The nonlinear least-squares optimization method “lsqnonlin” in MATLAB58 was used to fit various parameters against QM values, including out-of-plane bending or rotational conformation energies and interaction energy between two monomers in a pair. The inputs of “lsqnonlin” program are the objective function, initial parameters, and the parameter limits. The objective function calculates the mean square of the difference between MM and QM values of all the structures. For more details, refer to the MATLAB program code in the Supporting Information.
Molecular dynamics (MD) simulations were carried out using TINKER 7.57 The Bussi-Parrinello thermostat59 and RESPA integration60 method were used in all the simulations, with a 2 fs time-step. Spherical energy cutoffs for van der Waals and Ewald direct-sum were 12.0 and 7.0 Å, respectively. Default PME cutoff and grid sizes were used in the reciprocal space.
For each of the aromatic neat liquids, simulations were performed at four temperatures, including the melting temperature, room temperature, and the boiling temperature. For each temperature, a cubic box containing 300 molecules was built using PACKMOL.61 The initial box sizes were set to match the density to the corresponding experimental value. All systems were relaxed via a 1 ns NVT simulation. Subsequently, NPT simulations, utilizing a Berendsen barostat62 and a target pressure of 1 atm, were performed for 2 ns at each of the four temperatures to evaluate the density and heat of vaporization of each liquid. In heat of vaporization calculations at boiling temperature, the gas-phase potential energy was calculated via stochastic simulation63 on a single molecule using the default (91.0 ps–1) friction coefficient and 0.1 fs time step.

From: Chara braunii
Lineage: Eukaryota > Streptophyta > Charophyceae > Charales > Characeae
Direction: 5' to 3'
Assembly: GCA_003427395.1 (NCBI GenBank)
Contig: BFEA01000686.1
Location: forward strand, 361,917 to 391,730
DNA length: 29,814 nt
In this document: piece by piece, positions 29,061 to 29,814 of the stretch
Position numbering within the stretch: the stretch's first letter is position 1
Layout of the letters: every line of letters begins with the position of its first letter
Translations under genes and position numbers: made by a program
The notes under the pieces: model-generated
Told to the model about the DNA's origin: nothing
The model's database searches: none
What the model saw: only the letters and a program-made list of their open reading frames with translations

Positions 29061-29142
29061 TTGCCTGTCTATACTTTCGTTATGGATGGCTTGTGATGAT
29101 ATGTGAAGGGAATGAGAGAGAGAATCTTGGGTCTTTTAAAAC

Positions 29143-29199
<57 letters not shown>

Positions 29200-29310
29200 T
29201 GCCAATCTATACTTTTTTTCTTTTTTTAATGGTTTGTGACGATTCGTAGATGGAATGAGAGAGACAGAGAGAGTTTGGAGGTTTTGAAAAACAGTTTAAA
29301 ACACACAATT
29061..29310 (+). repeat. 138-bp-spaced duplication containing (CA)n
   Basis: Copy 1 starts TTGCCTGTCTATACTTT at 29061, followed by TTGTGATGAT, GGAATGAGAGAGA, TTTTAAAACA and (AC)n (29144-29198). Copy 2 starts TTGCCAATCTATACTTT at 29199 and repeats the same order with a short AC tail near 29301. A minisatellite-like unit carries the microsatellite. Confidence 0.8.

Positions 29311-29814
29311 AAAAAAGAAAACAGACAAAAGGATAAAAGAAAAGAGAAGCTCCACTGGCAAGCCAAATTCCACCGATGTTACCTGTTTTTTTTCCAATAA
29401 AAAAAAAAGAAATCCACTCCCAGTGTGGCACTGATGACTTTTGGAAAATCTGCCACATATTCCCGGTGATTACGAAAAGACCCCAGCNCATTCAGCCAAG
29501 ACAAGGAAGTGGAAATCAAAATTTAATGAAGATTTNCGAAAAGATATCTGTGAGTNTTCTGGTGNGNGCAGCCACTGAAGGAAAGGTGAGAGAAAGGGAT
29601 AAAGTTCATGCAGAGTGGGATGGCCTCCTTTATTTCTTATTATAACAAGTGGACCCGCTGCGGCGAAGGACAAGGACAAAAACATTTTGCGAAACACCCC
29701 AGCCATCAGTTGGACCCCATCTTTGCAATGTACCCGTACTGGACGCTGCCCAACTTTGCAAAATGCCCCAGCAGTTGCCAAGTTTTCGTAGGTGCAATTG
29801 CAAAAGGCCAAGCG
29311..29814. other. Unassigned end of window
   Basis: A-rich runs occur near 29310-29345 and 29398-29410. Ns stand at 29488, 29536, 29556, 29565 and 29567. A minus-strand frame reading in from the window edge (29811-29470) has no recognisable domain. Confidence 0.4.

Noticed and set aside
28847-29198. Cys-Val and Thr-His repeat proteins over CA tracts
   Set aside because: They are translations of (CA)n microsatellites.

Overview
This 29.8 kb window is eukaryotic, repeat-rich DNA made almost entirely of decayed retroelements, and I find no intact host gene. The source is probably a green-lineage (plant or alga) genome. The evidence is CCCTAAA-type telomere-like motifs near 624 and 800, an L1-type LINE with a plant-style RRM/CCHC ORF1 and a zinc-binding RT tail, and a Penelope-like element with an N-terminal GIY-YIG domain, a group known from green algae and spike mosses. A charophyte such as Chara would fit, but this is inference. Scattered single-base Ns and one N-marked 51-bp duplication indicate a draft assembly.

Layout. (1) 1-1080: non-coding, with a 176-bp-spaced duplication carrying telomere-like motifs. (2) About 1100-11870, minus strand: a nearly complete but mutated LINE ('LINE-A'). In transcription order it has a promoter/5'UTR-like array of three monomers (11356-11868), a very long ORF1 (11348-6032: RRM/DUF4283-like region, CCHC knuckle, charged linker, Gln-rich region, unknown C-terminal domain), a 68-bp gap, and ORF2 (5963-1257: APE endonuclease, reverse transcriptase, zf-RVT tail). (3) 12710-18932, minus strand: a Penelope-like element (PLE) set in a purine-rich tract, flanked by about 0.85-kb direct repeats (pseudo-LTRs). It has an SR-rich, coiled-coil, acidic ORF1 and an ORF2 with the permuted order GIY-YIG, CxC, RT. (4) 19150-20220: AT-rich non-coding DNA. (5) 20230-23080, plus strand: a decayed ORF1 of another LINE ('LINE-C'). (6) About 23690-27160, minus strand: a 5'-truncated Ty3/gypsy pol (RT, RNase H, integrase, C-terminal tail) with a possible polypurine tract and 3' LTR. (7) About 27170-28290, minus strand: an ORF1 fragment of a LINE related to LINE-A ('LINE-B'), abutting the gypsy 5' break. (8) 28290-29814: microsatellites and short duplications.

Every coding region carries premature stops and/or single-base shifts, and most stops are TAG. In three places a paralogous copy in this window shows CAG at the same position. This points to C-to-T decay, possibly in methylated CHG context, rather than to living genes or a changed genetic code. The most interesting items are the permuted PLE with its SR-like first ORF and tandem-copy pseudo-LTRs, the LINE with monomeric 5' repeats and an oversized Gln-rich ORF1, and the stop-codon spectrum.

The Bennett acceptance ratio (BAR) method was used for hydration free energy calculation, using protocol similar to previous studies.64 The aromatic molecule was solvated in a 40 × 40 × 40 Å3 cubic box containing 2138 water molecules. After system equilibration using NPT simulations at 298 K for 1 ns, the electrostatic interaction between aromatic molecule and water molecules was turned off with a scaling factor λ from 1.0 to 0.0 at a constant interval of 0.1. Here, 1.0 means 100% electrostatic interaction strength between the solute and water, while 0.0 means there is no electrostatic interaction. Subsequently, the soft-core van der Waals (vdW) interactions were scaled down in a series of steps: 1.0, 0.9, 0.8, 0.75, 0.7, 0.65, 0.6, 0.55, 0.5, 0.45, 0.4, 0.3, 0.2, 0.1, 0.0, which are scaling factors for the vdW interactions between the solute and environment. NVT simulation was carried out at each λ value for 2 ns. In the gas-phase recharging process (growing the solute electrostatics back to 100 in gas phase), the λ interval was set to 0.1, and the stochastic integrator was used with a 0.1 fs time-step, with a run time of 10 ns.
The AMOEBA potential energy function comprises bonded (valence) and nonbonded interaction terms. Bond stretching, angle bending, out-of-plane bending, and torsional energy terms describe the valence potential in a molecule. van der Waals, permanent, and induced electrostatic interactions are the major factors for molecular interaction (see the functional forms in the SI or ref (26)). All the atoms in the studied molecules are reduced to 20 atomic classes (listed in Table 1) based on their chemical or environmental properties. The vdW and valence parameters in AMOEBA are determined according to atom “classes”, while electrostatic parameters are defined by more refined atom “types.” Different atom types can belong to the same atom class, which means atom classes are a super set of “atom types”. Carbon and nitrogen atoms on the 5-member ring, 6-member ring, and on the bridge of double-ring were put into different classes. Carboxyl carbon atoms were set to an individual class. Single rings were determined to hold both polar and nonpolar carbon types. Polar aromatic carbons on the single ring are defined as those linked with at least one nitrogen or carboxyl carbon on the ring. Carbons on the indole ring (except the bridge carbons) show similar properties with single-ring polar aromatic carbons, thus they were assigned to the same class. Nitrogen atoms on the aromatic ring with lone pair electron (pyridine nitrogen) and without lone pair (pyrrole nitrogen) belong to two different classes.